"From the moment I met that young man I knew there was something very special about him," Maloney said. "He was a very outgoing, likeable young man. He was a good kid who always put others first.

"He seemed like the type of person who was a Marine even before he got in uniform," he added. "It was always, 'Yes, sir. Yes, ma'am.' When I asked him why he was joining the Corps, he said it was to serve his country and help people."

There was no doubt he knew the risks he faced when joining the military, Maloney observed.

"I meet so many young people who have no clue but it was very clear to him the risks he would be taking," Maloney said, noting he last saw Garcia just before he went to basic training.

"I gave him a rosary and told him I would pray for him," Maloney recalled. "He said, 'Don't pray for me. Pray for my father. We've never been apart and this will be very difficult for him.'" Attempts to reach Garcia's father for this story were unsuccessful.

Maloney's wife, Sally, saw the Marine late last year when he was back in Grants Pass on leave before being deployed to Iraq. He told her he carried the rosary in his shoulder pocket of his combat gear.

"He was a young man with a remarkable ability to connect with other people," Maloney said. "He was 20 years old when he passed away but he talked like someone who had been on this earth much longer. He had so much promise."

Maloney stopped talking for a moment to think about the young man he had known.

"It's very painful to talk about him," he concluded softly. "The best thing we can do now is honor his memory."

Bill Cowell, U.S. history and government teacher at Grants Pass High School, agreed. Garcia volunteered in an after-school program to help younger students learn Spanish and how to play soccer.

"He was very thoughtful, very friendly and always had a great smile when you saw him," said Cowell, who said he was extremely saddened to learn of Garcia's death.

"When he came to school with his uniform on (late last year), I shook his hand and congratulated him on how well he was doing," Cowell recalled. "You could tell he was very proud of being a Marine."

Like others who met him along the way, Maria Saldivar felt an immediate, strong connection with the man who sent her the thoughtful letter.

She and co-workers Carol Langille and Cheryl Nu had selected his name randomly on, a Web site listing thousands of service men and women hoping to receive care packages. Packing it with everything on his wish list, from noodles to toothbrushes, the three, who work as telephone operators at a hospital, mailed it in April.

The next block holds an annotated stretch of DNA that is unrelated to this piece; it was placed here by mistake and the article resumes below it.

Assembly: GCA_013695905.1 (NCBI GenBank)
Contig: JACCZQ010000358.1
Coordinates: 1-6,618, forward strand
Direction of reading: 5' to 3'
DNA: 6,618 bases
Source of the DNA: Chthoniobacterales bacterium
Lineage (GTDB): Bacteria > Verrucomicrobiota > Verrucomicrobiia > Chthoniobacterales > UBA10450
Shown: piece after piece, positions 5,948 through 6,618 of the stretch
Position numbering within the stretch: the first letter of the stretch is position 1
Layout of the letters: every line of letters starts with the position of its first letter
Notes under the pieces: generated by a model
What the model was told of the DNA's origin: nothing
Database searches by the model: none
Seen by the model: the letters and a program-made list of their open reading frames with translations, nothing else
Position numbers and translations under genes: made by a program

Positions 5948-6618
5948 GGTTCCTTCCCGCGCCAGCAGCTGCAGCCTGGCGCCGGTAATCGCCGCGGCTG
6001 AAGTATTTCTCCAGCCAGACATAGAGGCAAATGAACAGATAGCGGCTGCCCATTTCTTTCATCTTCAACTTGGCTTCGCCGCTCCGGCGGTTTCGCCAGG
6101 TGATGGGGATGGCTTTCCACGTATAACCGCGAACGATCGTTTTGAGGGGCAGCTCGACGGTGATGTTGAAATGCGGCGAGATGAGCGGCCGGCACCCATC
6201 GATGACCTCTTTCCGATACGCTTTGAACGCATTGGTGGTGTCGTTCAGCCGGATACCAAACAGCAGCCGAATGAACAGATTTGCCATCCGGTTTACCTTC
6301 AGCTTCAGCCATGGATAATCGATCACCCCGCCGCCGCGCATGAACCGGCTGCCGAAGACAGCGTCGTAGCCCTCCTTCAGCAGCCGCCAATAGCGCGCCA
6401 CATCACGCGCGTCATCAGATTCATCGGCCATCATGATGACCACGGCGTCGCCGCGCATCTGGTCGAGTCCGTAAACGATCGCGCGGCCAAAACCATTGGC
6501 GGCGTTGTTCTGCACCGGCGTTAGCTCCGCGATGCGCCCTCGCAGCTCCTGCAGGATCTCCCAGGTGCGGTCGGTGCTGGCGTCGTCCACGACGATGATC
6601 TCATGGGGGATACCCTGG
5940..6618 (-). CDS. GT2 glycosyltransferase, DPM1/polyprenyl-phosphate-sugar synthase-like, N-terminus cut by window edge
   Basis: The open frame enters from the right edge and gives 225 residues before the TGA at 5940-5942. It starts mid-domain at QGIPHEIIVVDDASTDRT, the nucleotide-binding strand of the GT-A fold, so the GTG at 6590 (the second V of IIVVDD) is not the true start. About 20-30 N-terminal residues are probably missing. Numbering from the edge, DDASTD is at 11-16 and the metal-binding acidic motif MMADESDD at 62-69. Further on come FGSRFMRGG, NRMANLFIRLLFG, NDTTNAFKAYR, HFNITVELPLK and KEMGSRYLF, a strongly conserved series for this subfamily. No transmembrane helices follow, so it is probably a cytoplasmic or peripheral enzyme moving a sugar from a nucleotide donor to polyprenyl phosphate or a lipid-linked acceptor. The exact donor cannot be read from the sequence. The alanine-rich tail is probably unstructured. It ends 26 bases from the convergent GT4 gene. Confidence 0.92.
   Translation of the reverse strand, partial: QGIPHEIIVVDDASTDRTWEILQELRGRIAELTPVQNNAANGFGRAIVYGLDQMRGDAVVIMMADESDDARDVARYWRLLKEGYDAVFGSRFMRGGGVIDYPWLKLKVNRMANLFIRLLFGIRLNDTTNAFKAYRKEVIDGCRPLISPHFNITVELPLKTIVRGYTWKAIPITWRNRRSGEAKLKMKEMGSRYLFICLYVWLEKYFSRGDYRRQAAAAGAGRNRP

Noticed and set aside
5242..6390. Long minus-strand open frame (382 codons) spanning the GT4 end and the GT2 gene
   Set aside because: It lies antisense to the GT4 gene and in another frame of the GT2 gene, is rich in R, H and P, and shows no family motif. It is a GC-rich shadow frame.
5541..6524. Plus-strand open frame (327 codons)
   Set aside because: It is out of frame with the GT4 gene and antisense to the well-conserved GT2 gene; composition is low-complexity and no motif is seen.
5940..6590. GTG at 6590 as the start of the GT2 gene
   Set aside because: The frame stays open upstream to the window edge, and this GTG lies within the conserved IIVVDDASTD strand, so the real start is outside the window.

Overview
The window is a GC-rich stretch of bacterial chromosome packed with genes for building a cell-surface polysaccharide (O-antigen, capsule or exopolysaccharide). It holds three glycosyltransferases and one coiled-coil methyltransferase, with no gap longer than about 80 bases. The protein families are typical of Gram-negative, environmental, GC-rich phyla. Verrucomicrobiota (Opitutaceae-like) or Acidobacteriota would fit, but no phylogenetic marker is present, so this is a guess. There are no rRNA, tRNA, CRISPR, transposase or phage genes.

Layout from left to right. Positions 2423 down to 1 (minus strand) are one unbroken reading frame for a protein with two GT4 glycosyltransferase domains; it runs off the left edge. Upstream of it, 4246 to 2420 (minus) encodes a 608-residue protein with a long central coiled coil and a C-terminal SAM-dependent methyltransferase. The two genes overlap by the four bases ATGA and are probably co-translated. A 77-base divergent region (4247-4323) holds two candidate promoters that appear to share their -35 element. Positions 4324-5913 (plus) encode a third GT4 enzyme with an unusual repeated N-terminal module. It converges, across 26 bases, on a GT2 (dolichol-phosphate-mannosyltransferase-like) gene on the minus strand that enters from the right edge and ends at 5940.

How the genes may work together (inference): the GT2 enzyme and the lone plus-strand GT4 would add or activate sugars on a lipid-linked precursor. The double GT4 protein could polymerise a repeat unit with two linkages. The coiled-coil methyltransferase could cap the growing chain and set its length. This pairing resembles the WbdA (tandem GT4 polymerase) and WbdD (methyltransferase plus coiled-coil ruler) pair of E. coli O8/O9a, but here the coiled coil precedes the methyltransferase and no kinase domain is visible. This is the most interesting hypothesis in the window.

"Out of all of the people on the list, we picked Juan," Saldivar said. "It was the first care package I had ever sent (to anyone in Iraq) and the first letter."

In addition to thanking them profusely, the Marine also responded to the introductory letter Saldivar had sent. Her letter included the fact she was working at two small newspapers while completing her degree in journalism.

"Journalism is a way for the informed to stay on top of current events, gossipers to know all the 'dirt' about stars/famous people and for people like me to grasp a general concept of what is happening at home," he wrote. "I also think that is great that you thought about criminal justice ... that says a lot about your views on crime and your stance between good and evil."

Before signing off with a "God bless you," he invited her to write.

"Should you decide to write back, don't worry about being formal with the whole LCpl. Garcia thing," he added in a post script. "And thanks for the toothbrushes. They help keep our mouths and rifles clean."

After receiving an e-mail on June 27 from Langille that she had received a thank-you letter from the Marine, Saldivar found one in her mailbox that evening. Before leaving on vacation that weekend, Langille suggested they send a second care package when she returned.

Impressed by his humor and wit, Saldivar wrote him a long letter. She was about to send it along with photographs when she learned he had been killed.

"We had picked him so randomly," Saldivar said, reiterating she was devastated to learn of his death. "But I'm so glad he got the care package and knew someone cared."

From the Mail Tribune

Related Link:
Juan M. Garcia Schill dies 'while conducting combat operations'